Brad Fisher will succeed Greg Mason as president of Edina Realty Title. Mason was recently named president and CEO of Edina Realty Home Services. Fisher has been been the long-time manager of the Edina Realty Plymouth office and has been in the business two decades, including stints in sales, management and training. He signed up with Edina Realty in 1995 as an agent with the Wayzata office, and became manager of the Buffalo, Monticello and Delano offices in 1996.
“I’m very excited for the opportunity to lead Edina Realty Title as we continue to grow our market share,” said Fisher “Our customers can really benefit from the wealth of top-notch products and services offered by the Edina Realty family of companies.”
Fisher served a two-year term as president of the Minneapolis Area Association of Realtors and has been a member of the Professional Standards Committee of the Minnesota Association of Realtors since 2010. Fisher graduated from the University of Minnesota with a bachelor’s degree in economics, and was born in Minneapolis and grew up in several Twin Cities area suburbs. He's lived in Independence for 22 years with his wife and son, where he serves on the Independence city council and as a member of the planning commission.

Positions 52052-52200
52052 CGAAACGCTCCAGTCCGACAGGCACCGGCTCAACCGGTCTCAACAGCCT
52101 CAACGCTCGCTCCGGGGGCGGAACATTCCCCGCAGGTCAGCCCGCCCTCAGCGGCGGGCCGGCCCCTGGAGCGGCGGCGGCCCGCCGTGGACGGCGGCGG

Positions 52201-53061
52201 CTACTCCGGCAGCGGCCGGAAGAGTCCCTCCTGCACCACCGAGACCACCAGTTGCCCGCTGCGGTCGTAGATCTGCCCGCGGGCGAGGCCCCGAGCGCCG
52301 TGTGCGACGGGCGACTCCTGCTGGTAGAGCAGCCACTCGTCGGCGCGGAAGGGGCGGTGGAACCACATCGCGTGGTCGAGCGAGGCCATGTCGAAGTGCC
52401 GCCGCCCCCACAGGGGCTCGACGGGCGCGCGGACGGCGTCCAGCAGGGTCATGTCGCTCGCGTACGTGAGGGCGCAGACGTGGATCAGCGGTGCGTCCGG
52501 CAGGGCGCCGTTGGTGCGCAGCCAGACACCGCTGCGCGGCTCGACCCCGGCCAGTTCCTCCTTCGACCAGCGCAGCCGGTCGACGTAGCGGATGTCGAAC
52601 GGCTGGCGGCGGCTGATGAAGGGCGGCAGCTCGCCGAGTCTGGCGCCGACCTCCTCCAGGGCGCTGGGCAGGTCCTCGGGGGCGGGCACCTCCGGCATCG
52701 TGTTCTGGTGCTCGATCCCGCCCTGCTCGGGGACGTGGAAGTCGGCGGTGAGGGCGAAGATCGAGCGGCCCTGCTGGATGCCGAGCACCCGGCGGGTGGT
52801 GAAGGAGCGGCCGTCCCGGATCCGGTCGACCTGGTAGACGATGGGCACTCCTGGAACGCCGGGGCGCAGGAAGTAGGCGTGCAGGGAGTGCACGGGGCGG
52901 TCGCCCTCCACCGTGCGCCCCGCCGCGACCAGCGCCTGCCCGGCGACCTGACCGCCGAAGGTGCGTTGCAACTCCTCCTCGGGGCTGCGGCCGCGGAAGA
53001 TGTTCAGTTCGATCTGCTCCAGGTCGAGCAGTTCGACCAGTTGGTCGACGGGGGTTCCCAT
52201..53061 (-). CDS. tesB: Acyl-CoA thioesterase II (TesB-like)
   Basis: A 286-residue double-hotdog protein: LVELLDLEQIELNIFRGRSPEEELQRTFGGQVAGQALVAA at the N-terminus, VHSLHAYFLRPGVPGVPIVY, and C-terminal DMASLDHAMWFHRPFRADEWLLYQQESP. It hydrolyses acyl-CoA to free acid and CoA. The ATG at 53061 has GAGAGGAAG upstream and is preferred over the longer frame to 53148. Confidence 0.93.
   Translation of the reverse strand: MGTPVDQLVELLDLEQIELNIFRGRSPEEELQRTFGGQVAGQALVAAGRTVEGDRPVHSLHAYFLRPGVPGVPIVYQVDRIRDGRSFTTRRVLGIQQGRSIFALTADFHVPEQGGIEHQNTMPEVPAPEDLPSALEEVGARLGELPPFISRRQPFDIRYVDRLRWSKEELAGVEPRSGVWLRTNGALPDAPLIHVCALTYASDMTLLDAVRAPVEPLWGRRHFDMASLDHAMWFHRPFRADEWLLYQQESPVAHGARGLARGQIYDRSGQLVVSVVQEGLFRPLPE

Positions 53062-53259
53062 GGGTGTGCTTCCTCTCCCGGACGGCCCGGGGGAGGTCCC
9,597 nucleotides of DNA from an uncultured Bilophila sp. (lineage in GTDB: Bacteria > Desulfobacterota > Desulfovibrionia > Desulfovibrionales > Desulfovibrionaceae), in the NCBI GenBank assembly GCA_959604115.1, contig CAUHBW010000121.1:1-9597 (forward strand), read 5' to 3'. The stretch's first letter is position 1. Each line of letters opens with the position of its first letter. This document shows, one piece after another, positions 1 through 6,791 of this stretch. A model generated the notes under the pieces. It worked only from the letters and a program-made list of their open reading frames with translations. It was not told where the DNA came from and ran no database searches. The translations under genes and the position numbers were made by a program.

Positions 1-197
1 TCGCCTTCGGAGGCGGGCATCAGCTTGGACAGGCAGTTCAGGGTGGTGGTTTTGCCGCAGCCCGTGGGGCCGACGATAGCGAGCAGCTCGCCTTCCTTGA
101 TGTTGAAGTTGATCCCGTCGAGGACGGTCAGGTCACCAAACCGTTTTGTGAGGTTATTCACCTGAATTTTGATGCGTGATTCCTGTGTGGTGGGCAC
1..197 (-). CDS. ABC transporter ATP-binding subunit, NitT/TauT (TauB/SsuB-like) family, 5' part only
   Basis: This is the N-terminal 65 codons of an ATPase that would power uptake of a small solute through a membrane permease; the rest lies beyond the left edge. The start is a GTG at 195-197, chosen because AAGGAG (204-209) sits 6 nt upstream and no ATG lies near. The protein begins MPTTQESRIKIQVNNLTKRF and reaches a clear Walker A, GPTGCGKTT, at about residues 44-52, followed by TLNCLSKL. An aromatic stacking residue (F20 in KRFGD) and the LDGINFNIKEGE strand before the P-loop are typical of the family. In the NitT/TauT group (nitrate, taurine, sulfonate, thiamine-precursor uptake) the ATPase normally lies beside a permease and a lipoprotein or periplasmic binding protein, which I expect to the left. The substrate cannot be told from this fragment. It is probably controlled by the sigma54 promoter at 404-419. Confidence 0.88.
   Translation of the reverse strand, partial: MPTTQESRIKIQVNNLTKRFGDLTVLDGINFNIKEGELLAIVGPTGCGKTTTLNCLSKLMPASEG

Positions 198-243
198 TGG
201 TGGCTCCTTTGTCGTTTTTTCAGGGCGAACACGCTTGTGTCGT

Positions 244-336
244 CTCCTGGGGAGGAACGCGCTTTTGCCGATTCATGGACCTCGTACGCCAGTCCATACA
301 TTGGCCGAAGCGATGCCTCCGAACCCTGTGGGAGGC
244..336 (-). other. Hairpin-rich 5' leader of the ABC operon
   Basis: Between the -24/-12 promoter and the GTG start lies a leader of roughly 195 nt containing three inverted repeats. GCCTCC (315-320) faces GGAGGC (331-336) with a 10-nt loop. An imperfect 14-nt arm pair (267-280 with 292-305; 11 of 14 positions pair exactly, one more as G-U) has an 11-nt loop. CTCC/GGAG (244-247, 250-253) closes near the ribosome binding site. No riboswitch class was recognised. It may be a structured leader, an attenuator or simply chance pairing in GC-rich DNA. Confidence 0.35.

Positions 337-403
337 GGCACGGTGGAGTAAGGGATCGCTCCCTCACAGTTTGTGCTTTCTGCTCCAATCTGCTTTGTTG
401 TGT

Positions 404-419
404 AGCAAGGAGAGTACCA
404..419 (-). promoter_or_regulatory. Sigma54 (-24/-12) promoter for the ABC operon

Here's what you need to know about a handful of interesting mixed-use projects at various stages of development in Minneapolis:
How much salary do you need to buy an average house in the Twin Cities and the other top 25 markets in the nation? HSH.com wanted to find out, so they put together a list that looks at the salary you'd have to earn to afford the principal and interest payment on a median priced home in the top 25 markets nationwide.
The Twin Cities, where a buyer would have to have a $33,800 income to buy a $197,000 house, was No. 12 on the list. The required salary in the Twin Cities fell more than $3,300 from the previous quarter because interest rates and home prices were down slightly.
Cincinatti was No. 1 at $19,435, and not surprisingly, uber-pricey San Francisco was last with a required income of $115,510. Check out the rankings for the other cities by clicking here.
Ever dream of ditching your job in the city and retreating to the woods and water? Here's your chance. The Cascade Lodge on Lake Superior - the largest freshwater lake in North America - is now on the market. For $2.7 million you get a main lodge with 10 rooms and 1 suite, along with 11 cabins, a four-unit motel, a creek chalet, a private residence and a restaurant/pub. The listing includes 13 acres and 500 feet of Lake Superior shoreline.
Bruce Zeller of Lakeplace.com has the listing, click here for a complete photo tour of the property.
Fannie Mae announced a new program today that offers homebuyers in Minnesota and 26 other states up to 3.5 percent in closing cost assistance when they purchase a HomePath property during what's known as the FirstLook period. Here's how Fannie describes the program: